SC continues hearing of petition against amendments in NAB law

Author: APP

ISLAMABAD: The Supreme Court on Wednesday continued hearing of Pakistan Tehreek-e-insaf (PTI) Chairman Imran Khan’s petition against amendments in the National Accountability Bureau (NAB) Ordinance. A three-member SC bench comprising Chief Justice of Pakistan Umar Ata Bandial, Justice Ijaz Ul Ahsan and Justice Syed Mansoor Ali Shah heard the case.

During the course of proceedings, Justice Mansoor observed that the PTI chief should have approached the parliament over his reservations against the amendments in NAB Ordinance. He asked why did Imran Khan resign from the National Assembly without the consent of the people of his constituency, who had trusted him by electing as an assembly member.

Imran Khan’s counsel Khawaja Haris said the new amendments had rendered the accountability law ineffective. In the past, the apex court had declared the corruption cancer for the country, he added. He said the law for the public office holders had been the same since 1949. Holding a public office was a sacred responsibility and corruption could not be tolerated, he added.

Justice Mansoor said the court could not do anything if the parliament had abolished a law. He asked the counsel whether the court had ever restored a repealed law before. Kjawaja Haris said that in 1990, the court had restored a repealed law. Chief Justice Bandial remarked that the parliament was only submissive to the Constitution and the Shariah.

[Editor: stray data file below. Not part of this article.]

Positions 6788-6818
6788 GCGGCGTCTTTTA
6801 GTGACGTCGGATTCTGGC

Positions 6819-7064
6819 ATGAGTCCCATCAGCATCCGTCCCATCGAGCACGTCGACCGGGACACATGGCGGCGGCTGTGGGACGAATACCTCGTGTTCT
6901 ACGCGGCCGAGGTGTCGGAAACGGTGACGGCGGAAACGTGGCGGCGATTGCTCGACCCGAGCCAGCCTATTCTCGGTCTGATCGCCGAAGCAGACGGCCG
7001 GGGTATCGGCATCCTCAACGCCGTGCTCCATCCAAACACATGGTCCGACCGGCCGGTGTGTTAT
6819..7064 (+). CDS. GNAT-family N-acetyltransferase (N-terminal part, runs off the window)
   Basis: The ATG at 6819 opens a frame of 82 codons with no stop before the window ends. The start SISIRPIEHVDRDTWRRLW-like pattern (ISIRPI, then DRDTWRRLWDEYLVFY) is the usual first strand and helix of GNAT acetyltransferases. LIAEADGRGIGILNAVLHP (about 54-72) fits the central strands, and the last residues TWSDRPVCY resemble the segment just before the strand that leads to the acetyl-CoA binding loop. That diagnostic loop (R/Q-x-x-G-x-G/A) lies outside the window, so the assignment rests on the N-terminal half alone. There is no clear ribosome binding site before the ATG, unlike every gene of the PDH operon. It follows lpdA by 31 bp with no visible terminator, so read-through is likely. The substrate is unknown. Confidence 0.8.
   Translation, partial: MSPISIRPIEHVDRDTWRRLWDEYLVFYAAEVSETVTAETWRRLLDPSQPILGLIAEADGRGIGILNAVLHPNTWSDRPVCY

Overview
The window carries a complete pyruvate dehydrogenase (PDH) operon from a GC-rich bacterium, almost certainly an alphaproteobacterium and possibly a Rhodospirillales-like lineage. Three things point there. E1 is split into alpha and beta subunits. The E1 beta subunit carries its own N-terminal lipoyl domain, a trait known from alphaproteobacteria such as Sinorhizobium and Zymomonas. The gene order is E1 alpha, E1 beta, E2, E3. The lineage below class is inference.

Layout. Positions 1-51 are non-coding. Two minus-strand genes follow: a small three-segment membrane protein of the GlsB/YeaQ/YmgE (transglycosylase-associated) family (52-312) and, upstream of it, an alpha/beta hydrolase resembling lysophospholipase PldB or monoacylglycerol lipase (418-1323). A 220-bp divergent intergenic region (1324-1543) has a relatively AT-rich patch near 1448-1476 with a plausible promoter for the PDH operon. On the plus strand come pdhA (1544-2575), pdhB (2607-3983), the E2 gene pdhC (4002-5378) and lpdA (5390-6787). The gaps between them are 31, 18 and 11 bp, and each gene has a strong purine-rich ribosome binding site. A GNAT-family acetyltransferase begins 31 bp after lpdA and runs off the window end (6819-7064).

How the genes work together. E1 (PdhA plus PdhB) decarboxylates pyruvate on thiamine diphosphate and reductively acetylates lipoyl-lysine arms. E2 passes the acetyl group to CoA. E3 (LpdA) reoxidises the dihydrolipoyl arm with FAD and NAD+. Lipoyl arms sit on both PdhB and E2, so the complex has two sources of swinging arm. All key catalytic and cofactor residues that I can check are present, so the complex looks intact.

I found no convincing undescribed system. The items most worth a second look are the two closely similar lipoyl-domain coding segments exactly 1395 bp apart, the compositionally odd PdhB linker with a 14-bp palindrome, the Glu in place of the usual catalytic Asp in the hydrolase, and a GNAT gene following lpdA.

Justice Ijaz accountability was a fundamental principle of Islam. Khawaja Haris said important changes had been made in the accountability laws regarding plea bargains. Those who did not pay installments of the plea bargain had been facilitated under the new amended law, he added. He said earlier, action was taken against those who failed to pay the plea bargains. After the amendment, the plea bargain of the non-payer would expire, he added.

He said if the corruption case was about an amount of less than Rs 50 million, then the charges against the accused would be automatically removed under the amended law, and they could also claim the amount of plea bargain deposited, partially or fully.

The chief justice remarked the state would have to pay billions of rupees on that count. Justice Mansoor asked whether taking money from an accused under pressure was correct. Khawaja Haris responded that the plea bargain was only approved by the accountability court. An if an accused was pressured for the plea bargain, then he could let the court know in that regard, he added.

Later, the court adjourned the hearing till Thursday.

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